- More stringent and elaborate transaction management: GST aims to achieve better tax compliance. To make this possible, manufacturers must work towards streamlining existing transactions; this means additional resources and costs. For example, under GST, credit in respect to an invoice can be taken only up to one year of the invoice date. Also, the provision of reverse charge means that the liability to pay tax falls on the recipient of goods/services instead of the supplier. The payment of reverse charge is dependent on the time of supply (30 days from the date of issue of invoice by the supplier in case of goods and 60 days for services).These changes will require manufacturers to carefully assess and track their supply processes, especially the timelines. This may mean hiring a better skilled compliance workforce, and better systems and software. More legal considerations will also mean more costs.
- Lack of clarity on local exemptions: Despite GST being proposed as a unifying platform for indirect tax, all the components for manufacturing are not yet clear. One such area is localized area-based exemptions. The old structure provides certain exemptions for certain goods in specific states (for example the North East or hilly states). Under GST, most of these exemptions are likely to be removed, resulting in a negative cost-impact on these manufacturers. Such companies must reassess their financial position in view of such likely changes.
Overall, one can say that the impact of GST on the manufacturing sector is positive. It provides a unique opportunity to streamline business operations to become more compliance and profitability-oriented, rather than tax-oriented. It puts power in the hands of business leaders to bring about positive change and steer their enterprises on a growth path, powered by GST-compliance.
Read more of our content on GST by clicking here.
[maxbutton id=”4″ url=”https://safe.capitalfloat.com/cf/default/register?utm_source=blog&utm_medium=button&utm_campaign=blog-content-button&utm_content=implications-gst-manufacturing” text=”I want Business Loan” ]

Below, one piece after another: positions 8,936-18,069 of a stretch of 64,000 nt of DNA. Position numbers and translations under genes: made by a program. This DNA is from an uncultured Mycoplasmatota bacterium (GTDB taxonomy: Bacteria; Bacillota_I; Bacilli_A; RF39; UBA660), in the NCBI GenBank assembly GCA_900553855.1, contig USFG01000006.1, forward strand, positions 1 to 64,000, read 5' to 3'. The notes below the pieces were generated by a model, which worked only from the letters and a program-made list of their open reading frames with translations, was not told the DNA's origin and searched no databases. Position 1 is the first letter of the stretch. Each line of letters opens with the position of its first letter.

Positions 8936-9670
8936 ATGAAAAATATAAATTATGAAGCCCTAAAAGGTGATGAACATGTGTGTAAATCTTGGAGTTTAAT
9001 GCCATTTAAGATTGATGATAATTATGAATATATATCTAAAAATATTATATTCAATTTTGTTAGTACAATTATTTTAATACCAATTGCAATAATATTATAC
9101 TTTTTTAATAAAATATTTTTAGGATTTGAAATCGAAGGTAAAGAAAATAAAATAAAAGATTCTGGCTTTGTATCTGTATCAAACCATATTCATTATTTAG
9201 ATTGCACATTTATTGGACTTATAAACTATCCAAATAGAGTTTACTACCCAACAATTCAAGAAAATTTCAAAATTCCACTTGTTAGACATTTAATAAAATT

More Related Posts
Many enterprises launch themselves with great hope and confidence. However, on an average, one in every four start-ups fails to make it past its first year due to a paucity of funds. Low profits, high overhead or unforeseen expenses, incorrect product pricing, and overstocking of inventories can lead to negative cash flow for any small or medium enterprise (SME).
When the paucity of funds has been created by dubious business strategies, the owners need to review their style of working and make required changes. Other than that, there are times when the enterprise is doing well in its industry and simply needs some additional funds to add more facilities for customers/employees, buy raw materials, develop new product features or expand the business to a new location.
A lack of adequate working capital for such steps towards growth or innovation does not imply that the business is unprofitable. It merely needs to ask for an SME loan from a formal lenders at this stage.
While there are multiple sources of any SME or MSME loan, the priority of borrowers who are keen to execute a profitable business plan or fund the expansion of their venture is to get a quick business loan for SMEs/MSMEs. They do not want to miss the opportunities at hand and search for lenders who can finance their plans in minimum time.
How to get the fastest business loan ?
In an age when digital technology is facilitating different transactions for both businesses and consumers, several non-banking finance companies have emerged as FinTech (acronym for financial technology) lenders who have condensed the loan-granting process. A FinTech company can be the source of fastest business loan for SMEs/MSMEs.
Applying for a Quick Business Loan and Its Benefits –
As a leading FinTech company offering fastest business loan for SMEs/MSMEs, Capital Float funds the growth of Pvt Ltd, Prop and LLP companies in various industries. We have an array of credit products for SME and MSME units that have robust strategies for continual progress in their domains.
To make a working capital loan accessible for more and more businesses, we at Capital Float have a simple eligibility criterion that only requires the borrowers to show a potential for growth in their industry. This efficacy can be proven with a minimum operational history of one year and a certain yearly revenue benchmark, which differs as per the nature of the business/profession, and can be checked on our website or by calling our team at 1860 419 0999.
The process of applying for our SME loan is fully digitalised, and it takes less than 10 minutes to fill in the necessary details. The relevant documents can also be uploaded online to support the information provided in the application. These generally include soft copies of papers validating business ownership, KYC documents, ITR/GST returns and recent bank statements.